Acyl halides have a rather positive carbonyl carbon because of the polarization of the carbon-oxygen and carbon-halogen bonds. Addition of a nucleophilic group such as the oxygen of an alcohol occurs rather easily.

The complex 1 contains both an acidic group and a basic group , so that a proton shifts from one oxygen to the other to give 2, which then rapidly loses hydrogen chloride by either an El- or E2-type elimination to form the ester.

A similar but easily reversible reaction occurs between alcohols and carboxylic acids, which is slow in either direction in the absence of a strong mineral acid. The catalytic effect of acids, such as H2S04, HC1, and H3P04 is produced by protonation of the carbonyl oxygen of the carboxylic acid, thereby giving 3. This protonation greatly enhances the affinity of the carbonyl carbon for an electron pair on the oxygen of the alcohol (i.e., 3 —> 4).

Subsequently, a proton is transferred from the OCH3 to an OH group of 4 to give 5. This process converts the OH into a good leaving group (HaO). When H20 leaves, the product, 6, is the conjugate acid of the ester. Transfer of a proton from 6 to a base such as HzO or HSO40 completes the reaction, giving the neutral ester and regenerating the acid catalyst.

 

Although a small amount of strong acid catalyst is essential in the preparation of esters from acids and alcohols, the amount of acid catalyst added must not be too large. The reason for the “too much of a good thing” behavior of the catalyst can be understood from the basic properties of alcohols (Section 15-4B). If too much acid is present, then too much of the alcohol is converted to the oxonium salt:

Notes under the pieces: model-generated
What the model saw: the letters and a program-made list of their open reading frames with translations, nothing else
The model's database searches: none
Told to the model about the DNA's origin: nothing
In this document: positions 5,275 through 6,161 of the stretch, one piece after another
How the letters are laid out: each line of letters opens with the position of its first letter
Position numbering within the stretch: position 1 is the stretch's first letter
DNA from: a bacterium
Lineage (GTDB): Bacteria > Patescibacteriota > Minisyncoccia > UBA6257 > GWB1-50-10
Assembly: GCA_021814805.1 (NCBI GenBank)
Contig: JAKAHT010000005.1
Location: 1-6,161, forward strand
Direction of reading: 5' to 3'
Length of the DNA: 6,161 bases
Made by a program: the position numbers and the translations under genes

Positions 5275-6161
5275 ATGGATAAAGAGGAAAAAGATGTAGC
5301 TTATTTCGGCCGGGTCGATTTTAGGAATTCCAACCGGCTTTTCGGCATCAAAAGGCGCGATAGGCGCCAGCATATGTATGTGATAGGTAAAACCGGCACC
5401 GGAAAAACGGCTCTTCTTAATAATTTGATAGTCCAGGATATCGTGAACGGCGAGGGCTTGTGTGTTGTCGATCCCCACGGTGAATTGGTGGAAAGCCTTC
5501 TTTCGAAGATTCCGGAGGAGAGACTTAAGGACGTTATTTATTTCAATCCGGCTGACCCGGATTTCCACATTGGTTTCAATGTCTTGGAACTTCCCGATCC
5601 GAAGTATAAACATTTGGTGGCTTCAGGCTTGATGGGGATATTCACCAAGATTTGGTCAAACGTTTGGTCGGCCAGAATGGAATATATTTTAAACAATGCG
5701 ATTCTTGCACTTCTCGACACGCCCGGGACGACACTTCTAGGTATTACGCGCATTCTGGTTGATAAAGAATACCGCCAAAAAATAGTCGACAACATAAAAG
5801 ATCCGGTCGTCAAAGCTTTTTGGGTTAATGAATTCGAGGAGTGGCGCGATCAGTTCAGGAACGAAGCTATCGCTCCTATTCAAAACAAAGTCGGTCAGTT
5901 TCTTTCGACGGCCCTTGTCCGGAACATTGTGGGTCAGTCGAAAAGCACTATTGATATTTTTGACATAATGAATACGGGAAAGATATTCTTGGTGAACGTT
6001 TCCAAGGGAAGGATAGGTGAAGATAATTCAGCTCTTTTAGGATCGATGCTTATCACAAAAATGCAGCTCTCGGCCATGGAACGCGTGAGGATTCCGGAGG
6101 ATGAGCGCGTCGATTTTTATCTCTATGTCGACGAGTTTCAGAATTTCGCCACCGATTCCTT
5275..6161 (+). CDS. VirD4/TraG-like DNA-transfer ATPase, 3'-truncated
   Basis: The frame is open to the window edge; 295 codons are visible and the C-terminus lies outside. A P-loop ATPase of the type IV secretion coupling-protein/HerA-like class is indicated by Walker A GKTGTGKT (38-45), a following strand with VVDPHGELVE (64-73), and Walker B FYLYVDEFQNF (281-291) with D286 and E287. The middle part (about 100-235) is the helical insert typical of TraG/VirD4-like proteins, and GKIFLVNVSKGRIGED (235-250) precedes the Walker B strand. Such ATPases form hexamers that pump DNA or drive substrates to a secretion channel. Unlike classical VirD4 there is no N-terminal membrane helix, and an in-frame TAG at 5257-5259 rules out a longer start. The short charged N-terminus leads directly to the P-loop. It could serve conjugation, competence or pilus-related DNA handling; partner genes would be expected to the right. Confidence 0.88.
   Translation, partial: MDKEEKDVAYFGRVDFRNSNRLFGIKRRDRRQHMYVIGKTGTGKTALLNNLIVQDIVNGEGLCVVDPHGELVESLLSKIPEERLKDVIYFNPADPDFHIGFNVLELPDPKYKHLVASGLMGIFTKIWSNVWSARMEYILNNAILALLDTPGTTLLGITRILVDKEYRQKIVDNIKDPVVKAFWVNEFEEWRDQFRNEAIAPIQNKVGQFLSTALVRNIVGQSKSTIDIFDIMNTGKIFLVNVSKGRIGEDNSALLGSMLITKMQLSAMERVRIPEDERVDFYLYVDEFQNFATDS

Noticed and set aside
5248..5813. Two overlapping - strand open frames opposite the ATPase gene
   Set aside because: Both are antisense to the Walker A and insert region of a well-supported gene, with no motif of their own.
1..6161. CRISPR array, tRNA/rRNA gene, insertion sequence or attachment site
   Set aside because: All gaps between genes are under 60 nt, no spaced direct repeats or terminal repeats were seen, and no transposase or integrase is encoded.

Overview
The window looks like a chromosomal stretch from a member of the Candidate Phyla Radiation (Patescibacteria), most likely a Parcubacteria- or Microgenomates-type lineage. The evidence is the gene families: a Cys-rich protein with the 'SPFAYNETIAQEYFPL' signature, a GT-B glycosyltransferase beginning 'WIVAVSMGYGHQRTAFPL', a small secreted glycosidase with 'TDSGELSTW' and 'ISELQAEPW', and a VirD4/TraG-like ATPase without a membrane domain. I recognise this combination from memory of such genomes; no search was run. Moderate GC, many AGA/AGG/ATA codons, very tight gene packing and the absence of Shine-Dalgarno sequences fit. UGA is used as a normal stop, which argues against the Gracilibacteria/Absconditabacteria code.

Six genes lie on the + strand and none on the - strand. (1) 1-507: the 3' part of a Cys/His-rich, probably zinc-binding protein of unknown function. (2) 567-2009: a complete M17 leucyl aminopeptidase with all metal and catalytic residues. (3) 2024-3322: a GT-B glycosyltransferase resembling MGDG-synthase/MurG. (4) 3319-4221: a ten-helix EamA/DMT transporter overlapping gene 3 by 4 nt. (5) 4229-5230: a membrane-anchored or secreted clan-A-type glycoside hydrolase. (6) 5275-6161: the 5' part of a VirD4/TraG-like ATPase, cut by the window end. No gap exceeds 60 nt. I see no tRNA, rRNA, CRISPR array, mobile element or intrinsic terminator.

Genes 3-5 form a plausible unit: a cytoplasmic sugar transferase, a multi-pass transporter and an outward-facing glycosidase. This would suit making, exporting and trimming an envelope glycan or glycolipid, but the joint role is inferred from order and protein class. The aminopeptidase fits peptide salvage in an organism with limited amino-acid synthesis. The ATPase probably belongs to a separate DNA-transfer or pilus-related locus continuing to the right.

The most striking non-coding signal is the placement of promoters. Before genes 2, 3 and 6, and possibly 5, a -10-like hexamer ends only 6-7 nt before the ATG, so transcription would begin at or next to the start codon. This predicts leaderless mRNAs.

Clearly, formation of the methyloxonium ion can operate only to reduce the nucleophilic reactivity of methanol toward the carbonyl carbon of the carboxylic acid.

Another practical limitation of esterification reactions is steric hindrance. If either the acid or the alcohol participants possesses highly branched groups, the positions of equilibrium are less favorable and the rates of esterification are slow. In general, the ease of esterification for alcohols, ROH, by the mechanism described is primary R > secondary R > tertiary R with a given carboxylic acid.

As mentioned, esterification is reversible, and with ethanol and ethanoic acid the equilibrium constant for the liquid phase is about 4 (AG° = —0.8 kcal) at room temperature, which corresponds to 66% conversion to ester:

The reaction may be driven to completion by removing the ester or water or both as they are formed.

 

Chemical Reactions of Alcohols involving the O-H bond of Compounds with Nucleophilic Properties. and   Formation

 

The structural unit, possesses both an alkoxyl (OR) and a hydroxyl (OH) group on the same carbon. This arrangement, although often unstable, is an important feature of carbohydrates such as glucose, fructose, and ribose. When the grouping is of the type RO—CH—OH, it is called a hemiacetal, and if it is RO—C—OH, with no hydrogen attached to the carbon, it is called a hemiketal:

Each of these compounds has several other hydroxyl groups, but only one of them is a hemiacetal or hemiketal hydroxyl. Be sure you can identify which one.